65 rubbing of the genital/anal area, which in females are centimeters apart, suggests that a signal is contained in the secretions/excretions of these areas that can be perceived by males. The presence of mucous in anal gland and vaginal secret ions (Marmontel 1988) may increase retention time for these signals on rocks, logs or other surfaces. Although staining can give an indication of whether a secretion contains mucous, lipids, proteins s within that secretion. To determine the purpose of the signals produced and released by these glands, research is needed to determine the exact chemical composition of the gland secretion. Since collection through the ducts from a live or freshly dead an imal is not practical due to the internal design of the duct system a novel chemical analysis method known as matrix assisted laser desorption/ionization time of flight (MALDI TOF) will be used to analyze glands from animals of various sexes and ages to de termine which chemicals are most prevalent in the most productive glands. Through a better a better indication of what type of signal is used to express reproductive sta tus, health, or other parameters to conspecifics.
66 CHAPTER 3 TASTE BUDS IN THE ORAL CAVITY OF THE FLORIDA MANATEE, TRICHECHUS MANATUS LATIROSTRIS WITH WITHIN THE LINGUAL ROOT TASTE BUDS Background The sense of taste is mediated which are located predominantly in the tongue but can be found throughout the oral cavity and ep iglottis. Within mammals, t aste buds are generally located in papillae. There are four types of papillae found on the to ngue: fungiform, filiform, foliate, and circumvallate or vallate Except for filiform papillae, which aid in mastication (Iwasaki 2002) taste buds can be found within all or none of these papillae depending on species (Hosley and Oakley 1987) In general fungiform papillae are mushroom shaped and found towards the apex and sides of the rostral portion of the shaped cones lacking taste buds and located throughout the do rsal surface of the tongue Fol iate papillae are p arallel grooves containing large concentrations of taste buds and generally located at the lateral base of the tongue. Circumvallate (vallate) papillae are dome shaped and if present are found on the dorsal surface of the tongue forming a row ( Iwasaki 2002 ) Depending on the location of the taste buds within the oral cavity they synapse on one of three cranial nerves : the facial (CN VII), glossopharyngeal (CN IX) or vagus (CN X) (Finger et al. 2000). In terrestrial animals gustation is a combination of senses including taste, smell, touch, temperature and chemesthesis or spice. In aquatic species, the contribution of volatile odorants to the sense of taste is minimized or absent and in fish the lateral olfactory system cont ributes aqueous chemicals to food detection (Kotrschal 2000). However, in marine mammals, which have no or reduced olfactory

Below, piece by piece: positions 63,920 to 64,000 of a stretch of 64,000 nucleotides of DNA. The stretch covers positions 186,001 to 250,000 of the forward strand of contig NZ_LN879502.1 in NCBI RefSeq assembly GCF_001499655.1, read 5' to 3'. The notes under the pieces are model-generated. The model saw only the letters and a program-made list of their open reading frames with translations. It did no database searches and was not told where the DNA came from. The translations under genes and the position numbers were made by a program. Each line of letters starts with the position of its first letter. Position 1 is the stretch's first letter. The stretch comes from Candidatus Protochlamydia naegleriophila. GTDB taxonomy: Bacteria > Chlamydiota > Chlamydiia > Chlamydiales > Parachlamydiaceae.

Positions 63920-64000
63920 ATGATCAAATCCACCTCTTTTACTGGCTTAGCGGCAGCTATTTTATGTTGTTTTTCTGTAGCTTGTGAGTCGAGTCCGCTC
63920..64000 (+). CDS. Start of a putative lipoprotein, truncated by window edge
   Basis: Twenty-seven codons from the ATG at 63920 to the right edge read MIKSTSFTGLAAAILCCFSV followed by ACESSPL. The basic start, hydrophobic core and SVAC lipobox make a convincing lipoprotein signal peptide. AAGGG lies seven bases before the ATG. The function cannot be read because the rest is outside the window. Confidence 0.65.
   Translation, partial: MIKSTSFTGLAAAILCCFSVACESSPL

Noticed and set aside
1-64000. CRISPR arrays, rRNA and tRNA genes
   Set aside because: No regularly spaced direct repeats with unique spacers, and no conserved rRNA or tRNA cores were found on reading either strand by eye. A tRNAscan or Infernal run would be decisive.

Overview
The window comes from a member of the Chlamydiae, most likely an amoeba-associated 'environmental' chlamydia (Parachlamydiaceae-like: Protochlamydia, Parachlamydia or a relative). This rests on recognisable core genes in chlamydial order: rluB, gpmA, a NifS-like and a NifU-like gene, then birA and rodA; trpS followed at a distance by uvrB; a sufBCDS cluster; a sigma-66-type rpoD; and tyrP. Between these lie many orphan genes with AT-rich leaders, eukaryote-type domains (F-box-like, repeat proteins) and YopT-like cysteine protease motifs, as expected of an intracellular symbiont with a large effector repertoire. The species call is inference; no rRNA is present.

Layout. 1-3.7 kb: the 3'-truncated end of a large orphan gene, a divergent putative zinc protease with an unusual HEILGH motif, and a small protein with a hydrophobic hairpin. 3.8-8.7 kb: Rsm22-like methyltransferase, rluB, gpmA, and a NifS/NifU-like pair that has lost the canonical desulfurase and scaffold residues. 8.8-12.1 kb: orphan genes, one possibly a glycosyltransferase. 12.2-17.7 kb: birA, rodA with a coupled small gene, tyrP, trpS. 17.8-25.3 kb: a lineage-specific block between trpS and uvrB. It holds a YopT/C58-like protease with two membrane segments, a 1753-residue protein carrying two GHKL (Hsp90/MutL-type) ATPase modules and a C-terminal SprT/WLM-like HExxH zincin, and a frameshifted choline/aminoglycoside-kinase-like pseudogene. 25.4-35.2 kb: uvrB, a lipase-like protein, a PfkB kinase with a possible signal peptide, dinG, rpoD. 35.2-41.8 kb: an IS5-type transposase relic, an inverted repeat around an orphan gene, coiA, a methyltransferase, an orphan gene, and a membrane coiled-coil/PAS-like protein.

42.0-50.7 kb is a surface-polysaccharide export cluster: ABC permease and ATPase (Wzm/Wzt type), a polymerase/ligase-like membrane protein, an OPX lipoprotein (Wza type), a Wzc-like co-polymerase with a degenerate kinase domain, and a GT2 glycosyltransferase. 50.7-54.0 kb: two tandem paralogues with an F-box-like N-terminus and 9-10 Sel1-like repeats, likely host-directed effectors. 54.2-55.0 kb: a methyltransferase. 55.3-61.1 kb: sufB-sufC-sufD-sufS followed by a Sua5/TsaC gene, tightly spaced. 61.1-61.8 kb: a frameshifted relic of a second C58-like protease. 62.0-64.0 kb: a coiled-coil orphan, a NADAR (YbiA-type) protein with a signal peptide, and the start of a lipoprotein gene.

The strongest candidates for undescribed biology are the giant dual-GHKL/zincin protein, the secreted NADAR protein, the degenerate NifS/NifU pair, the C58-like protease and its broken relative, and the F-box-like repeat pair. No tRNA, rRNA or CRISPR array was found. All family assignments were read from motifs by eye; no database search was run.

67 bulbs (Lowell and Flanigan 1980) the sense of taste is likely to have an increased importance to food localization, reproduction a nd communication. The exact transduction mechanisms of taste are not well understood There are four cell types that mediate taste within the taste bud. Type I cells are glial like and support other cells. Cell type II are receptors for sweet, bitter and umami transductions. Type III cells are an intermediary between receptors and nerve fibers, responding broadly to salty and sour ion gradients. The function of type IV cells is not known but they are located near the base of the taste bud and are morpholog ically Merkel like (Finger 2005, Suzuki 2007 ). The main neurotransmitter from taste cells to the gustatory nerves is ATP (Finger et al. 2005) ; h owever, other regulators are thought to play a role in taste transduction including estrogen (Toyoshima et al. 2 007). Within the oral cavity estrogen mucous and salivary gland function (Valimaa et al. 2004) or reproduction (Cheek et al. 1998). Within terrestrial mammals taste buds have b een documented consistently and quantitative measurements taken in a few species The rhesus monkey, Rhesus macaque has an estimated 8,000 10,000 taste buds within all papillae of the tongue and half of these are within the foliate papillae (Bradley et al. 1985). In the Syrian golden hamster, Mesocricitus auratus there are 230 taste buds within the foliate papillae Rats Rattus norvegicus have an average of 1265 taste buds wi th approximately 455 of those in foliate papillae (Miller and Smith 1984). Within the porcine tongue fungiform papillae have significantly fewer taste buds tha n vallate papillae with an average 3. 9
68 taste buds per dorsal fungiform papillae and 22. 1 taste bu ds per lateral papillae compared to the 733 taste buds per vallate papillae (Mack et al. 1997). In an aquatic environment, t aste buds are well documented in fish and especially in specialized structures near the mouth of the fish such as barbels (Kotrschal 2000). However, information on taste bud location and density in aquatic mammals is limited. Within semi aquatic species such as those in the suborder Pinnipedia there are fewer taste buds than their terrestrial counterparts and they appear to h ave sensitivit y to sour, bitter, and salty but not sweet (Friedl et al. 1990). Umami the property of a savory or protein rich food, was not tested but p innipeds are thought to be sensitive because of their high protein diet. Pinnipeds are able to detect s alt water gradients within a 4% variance at levels of 30 parts per thousand (Sticken and Dehnhardt 2000). According to Yoshimura et al. (2002) and (2007), the California sea lion, Zalophus californianus californianus and spotted seal, Phoca largha have t aste buds on vallate and fungiform papillae. The walrus Odobenus rosmarus has taste buds few in number (140 or less) but large in size (75 X125 m) on the tongue (Kastelein et al. 1997) This would place the harbor seal with the greatest taste and the California sea lion and grey seal Halichoerus grypus with the least taste (Sonntag 1923). There are no other reports on the number or distribution of taste buds within Pinnipedia. Bottlenose dolphins Tursi ops truncatus have taste buds in pits at the base of their tongue that develop from circumv a llate papillae present in neonates (Kuznetzov 1990). They also have a highly developed gustatory nucleus of the thalamus (Kruger 1959). There are conflicting repor ts on how well bottlenose dolphins can respond to the